In Japan, the chrysanthemum is recognized as the national flower because it is the symbol of the Imperial Emblem of Japan. It is printed on the Japanese passport, in Japanese embassies abroad, Shinto shrines, diplomatic buildings and any other place where the state authority of His Majesty the Emperor must be demonstrated. The origin of this symbol dates back to the time of Emperor Go-Toba (1180 – 1239), His Majesty choosing the flower as his personal emblem.
Chrysanthemums first came to Japan from China in the 5th century. Chrysanthemum cultivation began in Japan during the Nara and Heian periods (710-1185) gaining popularity in the Edo period (1603-1868). In the Heian period, the flower was planted throughout Japan.
It represented the noble class and the fall season. The Japanese even have a festival in honor of the chrysanthemum. When the flower was adopted for the Imperial Seal of Japan, some clans also cultivated it to indicate their support and good relationship with the Imperial family. In the country more than 350 types of chrysanthemums are known of the 200,000 varieties, which are said to exist in the world.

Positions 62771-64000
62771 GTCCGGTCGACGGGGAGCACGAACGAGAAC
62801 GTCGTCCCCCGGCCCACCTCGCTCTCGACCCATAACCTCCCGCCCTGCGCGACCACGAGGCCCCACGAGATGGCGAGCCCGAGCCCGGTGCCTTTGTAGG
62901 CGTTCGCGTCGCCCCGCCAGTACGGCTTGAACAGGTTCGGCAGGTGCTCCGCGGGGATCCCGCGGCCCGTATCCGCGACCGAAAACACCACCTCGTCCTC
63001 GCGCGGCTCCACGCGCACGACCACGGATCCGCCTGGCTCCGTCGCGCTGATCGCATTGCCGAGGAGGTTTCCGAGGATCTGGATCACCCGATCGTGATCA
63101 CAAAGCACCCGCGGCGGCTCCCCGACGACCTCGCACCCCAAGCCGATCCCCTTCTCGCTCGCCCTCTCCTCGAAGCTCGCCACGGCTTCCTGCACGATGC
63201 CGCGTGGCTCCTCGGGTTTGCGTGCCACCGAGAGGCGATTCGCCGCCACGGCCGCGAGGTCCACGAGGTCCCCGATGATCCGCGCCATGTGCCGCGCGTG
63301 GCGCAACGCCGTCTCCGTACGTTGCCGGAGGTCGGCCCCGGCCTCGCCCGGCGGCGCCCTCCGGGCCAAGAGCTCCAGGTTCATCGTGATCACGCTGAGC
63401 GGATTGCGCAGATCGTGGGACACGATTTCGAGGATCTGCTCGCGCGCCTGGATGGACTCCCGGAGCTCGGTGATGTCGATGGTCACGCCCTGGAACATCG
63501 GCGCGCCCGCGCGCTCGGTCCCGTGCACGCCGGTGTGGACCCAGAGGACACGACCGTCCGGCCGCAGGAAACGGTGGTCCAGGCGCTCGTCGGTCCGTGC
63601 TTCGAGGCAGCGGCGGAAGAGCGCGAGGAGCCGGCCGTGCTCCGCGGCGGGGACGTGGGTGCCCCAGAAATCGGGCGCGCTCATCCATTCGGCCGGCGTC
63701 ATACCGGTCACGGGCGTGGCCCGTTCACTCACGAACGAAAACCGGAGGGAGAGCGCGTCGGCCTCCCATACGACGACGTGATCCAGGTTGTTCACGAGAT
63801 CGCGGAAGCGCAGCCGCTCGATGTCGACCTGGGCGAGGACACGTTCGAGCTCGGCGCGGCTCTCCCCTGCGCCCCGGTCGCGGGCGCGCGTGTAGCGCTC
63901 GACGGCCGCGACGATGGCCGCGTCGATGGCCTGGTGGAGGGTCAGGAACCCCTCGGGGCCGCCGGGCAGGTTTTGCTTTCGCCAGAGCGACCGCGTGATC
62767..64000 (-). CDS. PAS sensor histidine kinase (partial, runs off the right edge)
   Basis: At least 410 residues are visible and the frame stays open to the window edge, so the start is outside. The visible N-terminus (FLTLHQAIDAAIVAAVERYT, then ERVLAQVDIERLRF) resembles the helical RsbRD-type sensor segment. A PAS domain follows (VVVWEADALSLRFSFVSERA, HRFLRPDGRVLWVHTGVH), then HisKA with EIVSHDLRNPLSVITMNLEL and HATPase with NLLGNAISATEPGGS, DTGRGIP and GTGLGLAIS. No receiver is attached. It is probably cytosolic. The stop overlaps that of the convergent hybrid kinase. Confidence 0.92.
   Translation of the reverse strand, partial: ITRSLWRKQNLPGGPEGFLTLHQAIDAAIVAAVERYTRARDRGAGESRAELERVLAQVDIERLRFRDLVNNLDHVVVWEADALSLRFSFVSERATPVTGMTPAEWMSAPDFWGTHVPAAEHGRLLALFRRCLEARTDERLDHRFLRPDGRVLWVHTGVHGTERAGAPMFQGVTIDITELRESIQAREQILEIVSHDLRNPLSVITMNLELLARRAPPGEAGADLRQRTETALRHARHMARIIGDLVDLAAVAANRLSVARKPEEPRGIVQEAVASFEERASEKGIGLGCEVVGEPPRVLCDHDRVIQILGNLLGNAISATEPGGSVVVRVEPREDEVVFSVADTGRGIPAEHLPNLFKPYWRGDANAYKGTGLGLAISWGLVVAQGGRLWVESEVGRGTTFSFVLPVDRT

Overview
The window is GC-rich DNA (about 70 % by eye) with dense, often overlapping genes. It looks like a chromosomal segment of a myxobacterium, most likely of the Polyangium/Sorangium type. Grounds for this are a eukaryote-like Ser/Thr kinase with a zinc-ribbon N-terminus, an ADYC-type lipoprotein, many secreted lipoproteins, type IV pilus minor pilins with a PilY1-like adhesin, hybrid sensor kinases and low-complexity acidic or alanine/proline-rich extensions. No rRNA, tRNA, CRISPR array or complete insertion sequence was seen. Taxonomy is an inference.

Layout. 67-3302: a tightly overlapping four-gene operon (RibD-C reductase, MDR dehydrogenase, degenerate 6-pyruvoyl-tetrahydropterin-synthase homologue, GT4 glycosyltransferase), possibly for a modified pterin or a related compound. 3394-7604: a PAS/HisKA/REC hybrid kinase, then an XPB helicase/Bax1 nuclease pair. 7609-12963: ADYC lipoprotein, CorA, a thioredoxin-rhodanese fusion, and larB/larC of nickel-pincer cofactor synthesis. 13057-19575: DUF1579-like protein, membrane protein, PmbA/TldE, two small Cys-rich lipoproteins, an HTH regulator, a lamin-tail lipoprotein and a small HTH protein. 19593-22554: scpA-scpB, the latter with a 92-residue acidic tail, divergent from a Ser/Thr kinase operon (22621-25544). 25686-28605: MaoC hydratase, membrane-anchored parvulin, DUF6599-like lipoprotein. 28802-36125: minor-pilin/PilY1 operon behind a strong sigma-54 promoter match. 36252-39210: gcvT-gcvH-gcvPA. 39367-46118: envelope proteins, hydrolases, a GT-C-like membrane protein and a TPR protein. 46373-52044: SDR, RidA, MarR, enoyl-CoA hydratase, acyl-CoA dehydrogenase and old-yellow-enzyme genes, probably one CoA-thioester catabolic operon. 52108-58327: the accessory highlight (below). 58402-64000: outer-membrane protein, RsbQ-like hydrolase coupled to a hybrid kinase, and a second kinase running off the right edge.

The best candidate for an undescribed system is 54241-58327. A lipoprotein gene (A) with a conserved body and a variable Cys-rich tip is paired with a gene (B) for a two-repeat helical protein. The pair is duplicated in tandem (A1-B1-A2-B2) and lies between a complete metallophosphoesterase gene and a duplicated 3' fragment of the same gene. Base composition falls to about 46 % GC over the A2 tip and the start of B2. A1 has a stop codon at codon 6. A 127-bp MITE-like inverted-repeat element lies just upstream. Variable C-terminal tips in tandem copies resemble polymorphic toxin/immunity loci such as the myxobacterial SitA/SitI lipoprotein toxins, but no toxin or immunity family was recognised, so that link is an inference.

Today, each fall, chrysanthemum displays are held at the Meiji Shrine and the Yasukuni Shrine in Tokyo. This last temple is of great national importance, so much so that it adopted the chrysanthemum as its emblem.
Culinary-grade chrysanthemums are used to decorate food, and are still a common motif for traditional Japanese arts such as porcelain and kimono-making.
In Japan, the official chrysanthemum day is known as Chōyō which means “Chrysanthemum Festival” (Kiku no Sekku) and is one of the five sacred events in Japan. It is most commonly celebrated on the ninth day of the ninth month according to the Gregorian calendar rather than the lunar calendar, that is, September 9.
It is performed in both Shinto shrines and Buddhist temples. The festival focuses on the desire for longevity in life and is enjoyed sipping chrysanthemum sake.
The chrysanthemum is an ornamental flower full of symbolism in many countries. In Asia it represents longevity, which is why it is also a ritual flower widely used in certain acts.
The color yellow, the color of chrysanthemums, symbolizes sunlight, warmth, and also represents joy, happiness, intelligence and energy.